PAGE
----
A kerosene-based aviation fuel called Jet Propellant 8 made up more than 90 percent of the fuel used by the Department of Defense in 2006, at a cost of $6 billion, according to Cleantech Group. Take all of that fuel, and combine it with commercial airlines’ needs, volatile fuel prices, and urgent calls for energy independence, and you have a massive market all but begging for a cheaper, renewable alternative. A growing number of companies are now racing to supply it with algae.
Some, like Science Applications International and General Atomics, recent recipients of military contracts for algal biofuels R&D, have been around for decades. But startups that have launched in the last 10 years, including the five fast-moving ventures below, could be the ones that finally get pond scum ready for take off.
Solazyme: The San Francisco-based firm uses synthetic biology and genetic engineering to boost biofuel yields from algae. Solzyme grows its algae in fermentation tanks sans sunshine, feeding it with sugar instead of light. In September, it announced a major breakthrough: an algal fuel that doesn’t freeze at high altitude.
Inventure Chemical Technology: Inventure makes a reactor system that uses thermochemical processes and catalysts to turn algae into three types of fuel, including jet fuel. While Inventure plans to sell the processing technology rather than the algae product itself, it has partnered with algae producer Seambiotic to build an ethanol and biodiesel plant in Israel. The company closed its first round of funding ($2 million) in mid-2007 for developing jet fuel processes.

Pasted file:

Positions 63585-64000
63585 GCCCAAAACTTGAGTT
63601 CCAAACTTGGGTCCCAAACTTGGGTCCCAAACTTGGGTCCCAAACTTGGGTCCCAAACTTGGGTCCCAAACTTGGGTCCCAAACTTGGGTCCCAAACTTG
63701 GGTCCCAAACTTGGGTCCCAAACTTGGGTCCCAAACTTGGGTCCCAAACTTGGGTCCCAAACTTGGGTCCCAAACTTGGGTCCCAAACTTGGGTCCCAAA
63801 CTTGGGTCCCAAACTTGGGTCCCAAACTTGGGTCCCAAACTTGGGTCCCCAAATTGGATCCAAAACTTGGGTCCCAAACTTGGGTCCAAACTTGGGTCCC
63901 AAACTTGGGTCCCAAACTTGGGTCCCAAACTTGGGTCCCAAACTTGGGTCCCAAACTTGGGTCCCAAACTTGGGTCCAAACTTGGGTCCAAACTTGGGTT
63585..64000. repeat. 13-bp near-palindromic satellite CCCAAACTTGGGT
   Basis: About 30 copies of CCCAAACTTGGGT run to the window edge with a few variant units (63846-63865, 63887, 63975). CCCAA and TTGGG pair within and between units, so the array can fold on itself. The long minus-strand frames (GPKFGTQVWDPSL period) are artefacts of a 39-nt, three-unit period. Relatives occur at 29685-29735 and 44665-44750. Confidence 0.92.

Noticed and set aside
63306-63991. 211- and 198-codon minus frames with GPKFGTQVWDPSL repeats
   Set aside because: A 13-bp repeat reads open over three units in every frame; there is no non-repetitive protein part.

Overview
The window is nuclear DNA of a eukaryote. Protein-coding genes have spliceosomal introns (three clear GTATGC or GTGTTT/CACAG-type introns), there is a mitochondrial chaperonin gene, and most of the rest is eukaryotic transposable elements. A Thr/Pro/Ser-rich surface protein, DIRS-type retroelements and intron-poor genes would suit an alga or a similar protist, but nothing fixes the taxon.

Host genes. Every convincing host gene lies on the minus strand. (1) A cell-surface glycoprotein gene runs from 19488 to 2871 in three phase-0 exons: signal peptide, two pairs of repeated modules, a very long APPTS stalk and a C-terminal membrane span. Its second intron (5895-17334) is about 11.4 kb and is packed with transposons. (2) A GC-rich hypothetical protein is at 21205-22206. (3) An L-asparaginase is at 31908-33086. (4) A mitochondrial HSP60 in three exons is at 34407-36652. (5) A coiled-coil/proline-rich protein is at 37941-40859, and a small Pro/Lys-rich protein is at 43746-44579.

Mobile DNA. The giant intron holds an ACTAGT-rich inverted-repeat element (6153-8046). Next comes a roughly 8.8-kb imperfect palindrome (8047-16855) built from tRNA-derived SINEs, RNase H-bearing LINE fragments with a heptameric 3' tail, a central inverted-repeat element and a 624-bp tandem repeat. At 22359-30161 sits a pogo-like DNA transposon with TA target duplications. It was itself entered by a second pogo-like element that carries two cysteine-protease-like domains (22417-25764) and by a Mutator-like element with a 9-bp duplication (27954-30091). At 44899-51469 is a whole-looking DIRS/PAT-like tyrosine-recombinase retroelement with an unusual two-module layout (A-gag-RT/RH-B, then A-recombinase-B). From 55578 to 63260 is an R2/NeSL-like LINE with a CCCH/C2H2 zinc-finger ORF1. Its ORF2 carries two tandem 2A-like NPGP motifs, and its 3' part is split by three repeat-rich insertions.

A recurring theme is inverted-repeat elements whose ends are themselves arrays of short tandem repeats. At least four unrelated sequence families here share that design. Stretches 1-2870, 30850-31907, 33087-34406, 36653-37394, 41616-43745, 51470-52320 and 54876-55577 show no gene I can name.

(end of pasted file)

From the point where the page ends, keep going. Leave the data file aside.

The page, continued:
Sapphire Energy: With more than $100 million from high-profile investors including Bill Gates’ Cascade Investment, ARCH Venture Partners and Venrock, Sapphire is one of the best-funded algae-to-fuel startups around. On Monday, Sapphire announced that former BP exec C.J. Warner has joined the team as president and pledged to take the company’s “green crude” to commercial scale within five years.
Aquaflow Bionomic Corp.: The New Zealand-based firm announced earlier this month that, using technology from Honeywell subsidiary UOP, it has converted (for the first time) wild algae into synthetic paraffinic kerosene, which can be combined with conventional kerosene for jet fuel. The company launched an effort last month to raise up to $16.6 million from a new public offering, with plans to use the money to commercialize its technology over the next 18 months.
Algenol Biofuels: Naples, Fla.-based Algenol circumvents expensive refining processes by collecting ethanol vapors directly from algae. The startup has $70 million in private backing and an agreement with Sonora Fields S.A.P.I. de C.V. (a wholly owned subsidiary of Mexican-owned BioFields) to build an $850 million project. The plant is slated to come online in 2009 and, according to Algenol, eventually deliver a billion gallons of cheap fuel a year.